- Over the past five years, the FOMC’s intra-year U.S. GDP forecasts have demonstrated an annual average tracking error of 100bps. Worse, the maximum deviation of their intra-year forecasts from the actual reported annual real GDP growth rate was an upside deviation in every single year, meaning that the Fed’s growth forecasts are consistently far too optimistic.
Moving along, as the guy on our team responsible for generating our GDP estimates, how am I going have a reasonable basis for predicting the sequential growth rate in 4Q15 if I do not yet know what GDP is in 3Q15? What if my 3Q15 estimate is wrong? In the context of tens of basis points making all the difference between noteworthy accelerations or decelerations, multiplying a mistake by four for the purposes of annualizing the growth rate can lead to costly errors.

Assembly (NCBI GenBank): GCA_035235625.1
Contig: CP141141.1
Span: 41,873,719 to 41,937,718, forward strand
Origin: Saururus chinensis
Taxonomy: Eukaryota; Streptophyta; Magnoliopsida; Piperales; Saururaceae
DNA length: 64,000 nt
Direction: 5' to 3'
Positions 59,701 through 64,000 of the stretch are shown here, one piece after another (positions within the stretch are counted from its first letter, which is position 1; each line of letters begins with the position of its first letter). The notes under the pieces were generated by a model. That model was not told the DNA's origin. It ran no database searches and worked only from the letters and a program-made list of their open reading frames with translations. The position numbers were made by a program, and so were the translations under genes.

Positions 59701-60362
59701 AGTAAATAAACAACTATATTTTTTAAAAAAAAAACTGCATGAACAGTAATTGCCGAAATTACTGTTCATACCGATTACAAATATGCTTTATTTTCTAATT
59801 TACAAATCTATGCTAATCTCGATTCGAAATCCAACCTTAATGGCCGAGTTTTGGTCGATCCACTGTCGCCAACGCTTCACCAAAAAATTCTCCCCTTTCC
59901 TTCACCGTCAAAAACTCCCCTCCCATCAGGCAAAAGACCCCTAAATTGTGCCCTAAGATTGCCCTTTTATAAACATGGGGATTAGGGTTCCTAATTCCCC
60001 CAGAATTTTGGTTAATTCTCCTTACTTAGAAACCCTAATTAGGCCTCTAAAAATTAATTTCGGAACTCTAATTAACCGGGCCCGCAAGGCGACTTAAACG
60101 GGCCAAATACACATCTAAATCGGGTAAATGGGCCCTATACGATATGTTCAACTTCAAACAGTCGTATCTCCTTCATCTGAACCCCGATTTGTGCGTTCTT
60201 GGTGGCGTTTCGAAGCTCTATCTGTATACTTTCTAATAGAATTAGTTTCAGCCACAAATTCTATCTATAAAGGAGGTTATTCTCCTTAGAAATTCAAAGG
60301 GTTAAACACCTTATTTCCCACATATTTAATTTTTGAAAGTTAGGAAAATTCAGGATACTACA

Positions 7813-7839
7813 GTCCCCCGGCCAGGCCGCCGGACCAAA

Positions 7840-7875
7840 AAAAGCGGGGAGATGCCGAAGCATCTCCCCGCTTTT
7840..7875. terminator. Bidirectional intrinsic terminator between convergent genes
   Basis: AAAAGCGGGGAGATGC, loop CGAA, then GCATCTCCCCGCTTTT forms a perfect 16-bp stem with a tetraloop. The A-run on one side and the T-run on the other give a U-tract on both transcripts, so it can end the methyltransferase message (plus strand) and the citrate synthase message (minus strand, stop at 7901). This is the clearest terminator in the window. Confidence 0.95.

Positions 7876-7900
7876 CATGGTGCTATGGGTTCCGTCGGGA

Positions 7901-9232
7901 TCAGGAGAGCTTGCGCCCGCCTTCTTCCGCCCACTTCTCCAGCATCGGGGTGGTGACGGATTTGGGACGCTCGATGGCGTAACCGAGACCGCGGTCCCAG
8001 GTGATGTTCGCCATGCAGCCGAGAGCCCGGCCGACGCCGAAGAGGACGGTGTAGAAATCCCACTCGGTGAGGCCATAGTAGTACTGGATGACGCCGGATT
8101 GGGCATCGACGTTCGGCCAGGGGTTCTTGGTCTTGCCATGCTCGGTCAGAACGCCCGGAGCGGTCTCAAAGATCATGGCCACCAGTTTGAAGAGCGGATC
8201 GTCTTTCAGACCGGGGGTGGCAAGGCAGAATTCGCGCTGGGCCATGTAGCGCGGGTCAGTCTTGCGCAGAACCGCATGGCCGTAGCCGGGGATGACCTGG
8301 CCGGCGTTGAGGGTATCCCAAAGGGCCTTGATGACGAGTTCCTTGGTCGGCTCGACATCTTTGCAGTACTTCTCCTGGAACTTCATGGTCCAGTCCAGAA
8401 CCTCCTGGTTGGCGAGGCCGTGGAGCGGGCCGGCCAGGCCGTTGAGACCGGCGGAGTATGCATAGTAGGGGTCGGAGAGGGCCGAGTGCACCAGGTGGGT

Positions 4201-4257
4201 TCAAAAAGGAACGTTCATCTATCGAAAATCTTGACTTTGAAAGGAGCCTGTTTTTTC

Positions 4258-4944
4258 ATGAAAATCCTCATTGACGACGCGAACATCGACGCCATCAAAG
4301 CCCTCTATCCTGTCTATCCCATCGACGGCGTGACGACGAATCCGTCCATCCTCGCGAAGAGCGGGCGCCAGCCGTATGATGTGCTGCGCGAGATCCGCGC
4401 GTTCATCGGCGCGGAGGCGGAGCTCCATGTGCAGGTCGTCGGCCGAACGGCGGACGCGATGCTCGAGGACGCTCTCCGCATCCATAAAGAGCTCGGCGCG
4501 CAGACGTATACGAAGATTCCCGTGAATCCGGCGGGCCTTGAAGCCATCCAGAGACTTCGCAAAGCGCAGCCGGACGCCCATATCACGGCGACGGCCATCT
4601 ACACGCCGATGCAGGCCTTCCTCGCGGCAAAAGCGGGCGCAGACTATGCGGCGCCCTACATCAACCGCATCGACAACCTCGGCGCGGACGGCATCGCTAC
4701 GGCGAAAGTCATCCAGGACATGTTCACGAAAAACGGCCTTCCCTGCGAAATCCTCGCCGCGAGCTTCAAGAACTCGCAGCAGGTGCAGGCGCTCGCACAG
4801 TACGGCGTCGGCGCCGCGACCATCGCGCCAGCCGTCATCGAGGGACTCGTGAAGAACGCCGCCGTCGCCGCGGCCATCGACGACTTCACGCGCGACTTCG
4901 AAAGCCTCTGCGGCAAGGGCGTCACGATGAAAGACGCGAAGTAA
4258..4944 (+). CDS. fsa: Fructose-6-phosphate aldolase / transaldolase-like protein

At least in attempting to calculate out-quarter YoY estimates, we are equipped with a base rate that is far more useful than the prior QoQ SAAR reading and a Bayes factor that is substantially more robust:
- Base rate (i.e. the prior reported growth rate): Over the trailing 10Y, the standard deviation of the YoY growth rate of real GDP is 30% less than that of the headline growth rate (186bps vs. 267bps). Translation: YoY readings are considerably less volatile, which implies the most recently reported growth rate is a far better starting point for the purposes of forecasting YoY % changes than it is for forecasting QoQ SAAR % changes.